بیوشیمی عمومی
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بیوشیمی عمومی. دکتر حمید رضا جوشقانی. آب، اسید و باز. اشکال آب در بدن. داخل سلولی (40% وزن بدن) خارج سلولی (20% وزن بدن) آب میان بافتی (14 % وزن بدن) پلاسما (5 % وزن بدن) لنف، مایع نخاع، ... (1 % وزن بدن). معادله هندرسون- هاسلباخ. قدرت تامپونی. غلظت اجزاء سازنده pK سیستم تامپونی.

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1973515

بیوشیمی عمومی

دکتر حمید رضا جوشقانی


1973515

آب، اسید و باز


1973515

اشکال آب در بدن

  • داخل سلولی (40% وزن بدن)

  • خارج سلولی (20% وزن بدن)

    • آب میان بافتی (14 % وزن بدن)

    • پلاسما (5 % وزن بدن)

    • لنف، مایع نخاع، ... (1 % وزن بدن)


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معادله هندرسون- هاسلباخ


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قدرت تامپونی

  • غلظت اجزاء سازنده

  • pK سیستم تامپونی


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سیستم های تامپونی بدن

  • سیستم بیکربنات

  • سیستم فسفات

  • هموگلوبین

  • پروتئین

  • سیستم آمونیاک


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هیستیدین


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علل اختلالات اسيد و باز

  • تنفسي

    • اسيدوز

      • كاهش تهويه آلوئولي

      • پنوموني شديد

      • انسداد ريه

    • آلكالوز

      • اضطراب

      • ترك اعتياد


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علل اختلالات اسيد و باز

  • متابوليك

    • اسيدوز

      • افزايش توليد اسيد (توليد اسيد لاكتيك)

      • كتو اسيدوز

      • اتيلن گليكول

      • افزايش دفع بيكربنات

    • آلكالوز

      • افزايش دفع اسيد (استفراغ)

        • كاهش كلر ادرار (آلكالوز پاسخ دهنده به كلر)

      • سندرم كوشينگ و هيپرآلدسترونيسم (تخليه پتاسيم و افزايش دفع يون آمونيوم)

        • افزايش كلر ادرار (آلكالوز مقاوم به كلر)

      • مصرف مواد قليايي


Reference ranges and points

Reference ranges and points

ParameterReference rangeReference point

pH7.35-7.457.40

PCO233-44 mm Hg40 mm Hg

PO275-105 mm Hg

HCO3-22-28 mEq/L24mEq/L

Anion gap8-16 mEq/L12 mEq/L

Osmolar gap<10 mOsm/L


The hydration of carbon dioxide in water

The Hydration of Carbon Dioxide in Water

CO2 + H2O

H2CO3

⇌ HCO3- + H+

As carbon dioxide goes into solution, carbonic acid is formed, which partially dissociates, liberating protons (H+) and thus causing the solution to become more acidic, i.e., lowering the pH.


Weak acids thus are in equilibrium with their ionized species

Weak acids thus are in equilibrium with their ionized species:

Governed by the Law of Mass Action, and characterized by anequilibrium constant:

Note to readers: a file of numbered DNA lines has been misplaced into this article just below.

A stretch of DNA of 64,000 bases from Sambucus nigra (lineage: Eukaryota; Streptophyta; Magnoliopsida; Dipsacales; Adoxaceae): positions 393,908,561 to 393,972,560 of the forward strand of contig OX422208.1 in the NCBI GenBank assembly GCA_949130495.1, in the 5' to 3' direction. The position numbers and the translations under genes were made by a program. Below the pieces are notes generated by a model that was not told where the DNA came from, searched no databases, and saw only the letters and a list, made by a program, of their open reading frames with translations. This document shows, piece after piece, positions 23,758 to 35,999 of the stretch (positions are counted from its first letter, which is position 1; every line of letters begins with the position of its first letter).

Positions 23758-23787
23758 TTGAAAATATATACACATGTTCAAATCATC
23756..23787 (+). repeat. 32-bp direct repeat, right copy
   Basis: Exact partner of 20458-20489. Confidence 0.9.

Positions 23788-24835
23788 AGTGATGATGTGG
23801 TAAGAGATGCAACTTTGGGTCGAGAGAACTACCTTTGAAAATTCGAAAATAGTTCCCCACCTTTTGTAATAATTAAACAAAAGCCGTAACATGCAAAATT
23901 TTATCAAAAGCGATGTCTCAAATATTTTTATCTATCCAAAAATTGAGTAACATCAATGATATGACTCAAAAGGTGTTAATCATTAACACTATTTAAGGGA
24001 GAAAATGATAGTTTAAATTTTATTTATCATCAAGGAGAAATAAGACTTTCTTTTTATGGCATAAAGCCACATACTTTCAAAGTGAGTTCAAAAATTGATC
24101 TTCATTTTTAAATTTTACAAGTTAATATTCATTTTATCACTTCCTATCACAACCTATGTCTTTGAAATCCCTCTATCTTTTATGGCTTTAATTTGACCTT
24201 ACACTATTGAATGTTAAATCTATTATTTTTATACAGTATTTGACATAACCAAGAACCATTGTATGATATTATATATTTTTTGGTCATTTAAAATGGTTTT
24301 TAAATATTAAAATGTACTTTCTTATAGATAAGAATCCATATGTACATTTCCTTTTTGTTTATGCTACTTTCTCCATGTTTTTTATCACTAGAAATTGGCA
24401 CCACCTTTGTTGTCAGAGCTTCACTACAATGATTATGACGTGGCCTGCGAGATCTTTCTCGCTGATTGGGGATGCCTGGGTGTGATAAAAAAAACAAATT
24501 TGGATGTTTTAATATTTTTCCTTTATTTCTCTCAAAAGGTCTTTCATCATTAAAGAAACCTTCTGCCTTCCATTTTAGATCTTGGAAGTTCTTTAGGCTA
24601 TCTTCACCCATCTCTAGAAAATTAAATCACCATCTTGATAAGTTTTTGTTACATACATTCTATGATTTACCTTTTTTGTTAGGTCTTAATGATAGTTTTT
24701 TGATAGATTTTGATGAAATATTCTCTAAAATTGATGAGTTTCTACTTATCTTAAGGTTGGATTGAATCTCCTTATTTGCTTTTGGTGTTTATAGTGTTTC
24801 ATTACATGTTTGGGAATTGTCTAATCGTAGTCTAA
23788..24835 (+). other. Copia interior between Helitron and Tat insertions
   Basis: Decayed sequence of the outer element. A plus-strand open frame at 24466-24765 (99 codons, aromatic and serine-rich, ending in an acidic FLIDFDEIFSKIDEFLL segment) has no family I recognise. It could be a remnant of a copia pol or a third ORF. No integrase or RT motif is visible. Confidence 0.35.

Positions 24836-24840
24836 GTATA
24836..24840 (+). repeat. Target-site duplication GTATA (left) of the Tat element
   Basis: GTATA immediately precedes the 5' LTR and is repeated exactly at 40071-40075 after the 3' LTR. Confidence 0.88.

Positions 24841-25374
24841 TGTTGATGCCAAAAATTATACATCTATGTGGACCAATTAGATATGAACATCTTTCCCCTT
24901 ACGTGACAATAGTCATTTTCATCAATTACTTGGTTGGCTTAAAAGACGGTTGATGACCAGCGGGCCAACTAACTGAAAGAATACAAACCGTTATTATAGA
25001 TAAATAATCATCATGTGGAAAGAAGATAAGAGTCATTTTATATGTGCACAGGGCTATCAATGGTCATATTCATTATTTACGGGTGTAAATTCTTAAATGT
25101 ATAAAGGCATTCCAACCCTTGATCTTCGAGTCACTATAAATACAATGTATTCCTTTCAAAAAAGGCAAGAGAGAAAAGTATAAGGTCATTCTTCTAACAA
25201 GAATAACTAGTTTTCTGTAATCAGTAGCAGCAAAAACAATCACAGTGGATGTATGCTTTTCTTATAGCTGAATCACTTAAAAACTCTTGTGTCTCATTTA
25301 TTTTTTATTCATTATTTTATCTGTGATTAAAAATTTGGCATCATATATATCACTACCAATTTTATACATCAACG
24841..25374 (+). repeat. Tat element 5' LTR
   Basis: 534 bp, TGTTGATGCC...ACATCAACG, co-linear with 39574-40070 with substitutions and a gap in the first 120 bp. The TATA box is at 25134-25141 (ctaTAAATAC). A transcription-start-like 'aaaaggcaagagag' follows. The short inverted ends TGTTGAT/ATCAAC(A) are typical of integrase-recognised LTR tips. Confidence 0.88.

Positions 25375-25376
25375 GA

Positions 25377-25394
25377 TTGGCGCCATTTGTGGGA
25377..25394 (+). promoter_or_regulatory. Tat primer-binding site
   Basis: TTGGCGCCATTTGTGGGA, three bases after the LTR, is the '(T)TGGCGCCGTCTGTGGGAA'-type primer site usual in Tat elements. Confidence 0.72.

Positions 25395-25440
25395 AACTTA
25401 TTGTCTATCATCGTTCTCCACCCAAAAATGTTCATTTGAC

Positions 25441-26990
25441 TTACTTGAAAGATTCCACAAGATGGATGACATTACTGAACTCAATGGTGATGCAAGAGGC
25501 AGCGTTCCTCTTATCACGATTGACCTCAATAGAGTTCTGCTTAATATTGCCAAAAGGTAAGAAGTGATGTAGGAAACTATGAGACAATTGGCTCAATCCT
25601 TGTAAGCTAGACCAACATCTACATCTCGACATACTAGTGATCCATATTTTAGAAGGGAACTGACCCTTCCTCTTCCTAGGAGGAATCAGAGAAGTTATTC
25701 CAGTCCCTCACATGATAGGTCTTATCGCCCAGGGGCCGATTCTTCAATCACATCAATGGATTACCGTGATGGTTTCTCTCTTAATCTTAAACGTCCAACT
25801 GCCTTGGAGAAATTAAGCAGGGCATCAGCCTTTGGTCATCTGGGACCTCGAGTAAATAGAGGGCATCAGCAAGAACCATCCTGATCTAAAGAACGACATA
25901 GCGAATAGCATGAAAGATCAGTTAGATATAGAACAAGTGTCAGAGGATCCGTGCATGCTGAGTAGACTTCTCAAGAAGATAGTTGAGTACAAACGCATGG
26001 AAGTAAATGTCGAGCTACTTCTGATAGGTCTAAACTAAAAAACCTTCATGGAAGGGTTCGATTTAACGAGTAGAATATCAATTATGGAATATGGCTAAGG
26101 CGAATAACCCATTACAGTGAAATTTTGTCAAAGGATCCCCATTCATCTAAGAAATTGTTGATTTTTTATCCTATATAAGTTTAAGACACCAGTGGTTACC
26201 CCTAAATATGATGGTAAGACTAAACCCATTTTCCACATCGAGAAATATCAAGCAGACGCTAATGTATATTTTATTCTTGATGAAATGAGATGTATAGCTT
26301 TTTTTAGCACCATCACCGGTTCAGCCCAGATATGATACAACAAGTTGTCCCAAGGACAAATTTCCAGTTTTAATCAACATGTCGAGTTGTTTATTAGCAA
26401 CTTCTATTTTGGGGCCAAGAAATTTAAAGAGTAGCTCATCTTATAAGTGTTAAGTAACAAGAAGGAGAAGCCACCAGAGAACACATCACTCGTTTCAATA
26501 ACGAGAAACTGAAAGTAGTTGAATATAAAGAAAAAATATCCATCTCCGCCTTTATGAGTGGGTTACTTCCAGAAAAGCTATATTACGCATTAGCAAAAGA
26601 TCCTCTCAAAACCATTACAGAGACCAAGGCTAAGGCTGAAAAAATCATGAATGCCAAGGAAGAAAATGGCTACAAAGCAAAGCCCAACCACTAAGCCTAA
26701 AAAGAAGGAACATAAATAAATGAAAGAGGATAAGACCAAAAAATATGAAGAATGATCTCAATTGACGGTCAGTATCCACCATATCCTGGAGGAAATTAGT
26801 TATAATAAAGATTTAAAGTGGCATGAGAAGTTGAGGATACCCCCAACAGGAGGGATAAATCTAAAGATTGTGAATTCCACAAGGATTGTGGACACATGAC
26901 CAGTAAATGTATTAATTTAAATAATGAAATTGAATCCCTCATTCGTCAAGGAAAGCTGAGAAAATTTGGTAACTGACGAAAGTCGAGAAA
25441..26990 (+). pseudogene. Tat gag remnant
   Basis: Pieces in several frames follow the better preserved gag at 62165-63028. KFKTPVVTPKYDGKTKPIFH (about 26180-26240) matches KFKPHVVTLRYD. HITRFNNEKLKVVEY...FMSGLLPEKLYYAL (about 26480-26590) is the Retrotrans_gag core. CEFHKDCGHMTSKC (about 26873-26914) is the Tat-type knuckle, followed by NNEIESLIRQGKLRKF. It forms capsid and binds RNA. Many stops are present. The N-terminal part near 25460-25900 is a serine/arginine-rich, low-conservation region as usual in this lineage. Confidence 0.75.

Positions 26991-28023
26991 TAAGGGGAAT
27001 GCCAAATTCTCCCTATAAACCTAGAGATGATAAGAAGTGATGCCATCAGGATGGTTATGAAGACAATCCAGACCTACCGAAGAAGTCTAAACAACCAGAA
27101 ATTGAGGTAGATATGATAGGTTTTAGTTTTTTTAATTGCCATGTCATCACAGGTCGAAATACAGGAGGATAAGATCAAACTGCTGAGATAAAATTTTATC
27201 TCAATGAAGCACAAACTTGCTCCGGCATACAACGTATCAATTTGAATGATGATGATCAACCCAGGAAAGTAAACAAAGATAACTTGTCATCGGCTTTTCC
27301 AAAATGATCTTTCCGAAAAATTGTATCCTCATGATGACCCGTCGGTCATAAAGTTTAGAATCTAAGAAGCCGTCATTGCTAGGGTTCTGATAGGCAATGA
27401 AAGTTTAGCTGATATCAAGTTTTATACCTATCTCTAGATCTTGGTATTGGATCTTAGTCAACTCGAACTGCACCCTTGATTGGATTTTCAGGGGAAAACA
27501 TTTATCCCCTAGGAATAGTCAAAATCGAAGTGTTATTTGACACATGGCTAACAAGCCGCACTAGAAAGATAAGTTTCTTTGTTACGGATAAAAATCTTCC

HA H+ + A-

Keq =

[H+][A-]

[HA]


Water a very weak acid

Water: A Very Weak Acid

+ +

hydronium ion hydroxide ion

2 H2O H3O+ + OH-

(an acid) (a base)

But this hardly happens at all: In fact, at equilibrium,

[H+] = [OH-] = 0.0000001 M = 10-7 M = pH 7

Indeed, only two of every 109 (1 billion) molecules in pure water are ionized at any instant - Can you confirm this?


Comparative equilibrium constants

Comparative Equilibrium Constants

  • Water: Keq = 1.8 x 10-16

  • Acetic acid Keq = 1.7 x 10-5

A 100 billion-fold difference…

But still, of every 1000 acetic acid molecules in a 1 M solution of acetic acid, only 4 are ionized.

Can you figure out how to figure that out?


For biological systems

For biological systems:

  • Ionization of a strong acid is TOO BIG!

  • Ionization of water itself is way TOO LITTLE!

  • Ionization of a weak acid is JUST RIGHT!


What if you could reverse this by removing carbon dioxide

What if you could reverse this…by removing carbon dioxide?

CO2 + H2O

H2CO3

HCO3- + H+

As carbon dioxide leaves the solution, carbonic acid is used up, which by the Law of Mass Action shifts the equilibrium to the left, using up protons (H+) and thus causing the solution to become less acidic, i.e., raising the pH.


How does this work

⇌ HCO3- + H+

How Does This Work?

CO2 + H2O

H2CO3

Here, the addition of excess bicarbonate will soak up many of the free protons, and drive the equilibrium to the left. This will reduce the acidity, increasing the pH, and the carbon dioxide produced will be blown off in the lungs. And make Molly feel MUCH better!


Weak acids their conjugate bases and buffers

Weak acids, their conjugate bases, and buffers…

  • Weak acids have only a modest tendency to shed their protons (definition of an acid).

  • When they do, the corresponding negatively charged anion becomes a willing proton acceptor, and is called the conjugate base.

  • The properties of a buffer rely on a balance between a weak acid and its conjugate base.

  • And a titration curve looks like this…


Pk a 4 76

pH 7

_

_

_

_

_

_

_

0 equiv. of NaOH 1.0

added

pKa = 4.76

Titration of acetic acid with sodium hydroxide

Buffering range: only small pH changes result from addition of base or acid

50% dissociation


Insights for the future

Insights for the Future

  • pH control is important, as many enzymes have a narrow range in which they function optimally.

  • Buffering capability is essential for the well-being of organisms, to protect them from unwelcome changes in pH.

  • For example, your stomach is about pH 1, yet the adjacent portion of your intestine is near pH 7—think about (or look up) how that might happen [Hint: what is one function of the pancreas?].

  • Many compounds and macromolecules in addition to bicarbonate can serve a buffering function—proteins comprise one of the major classes.


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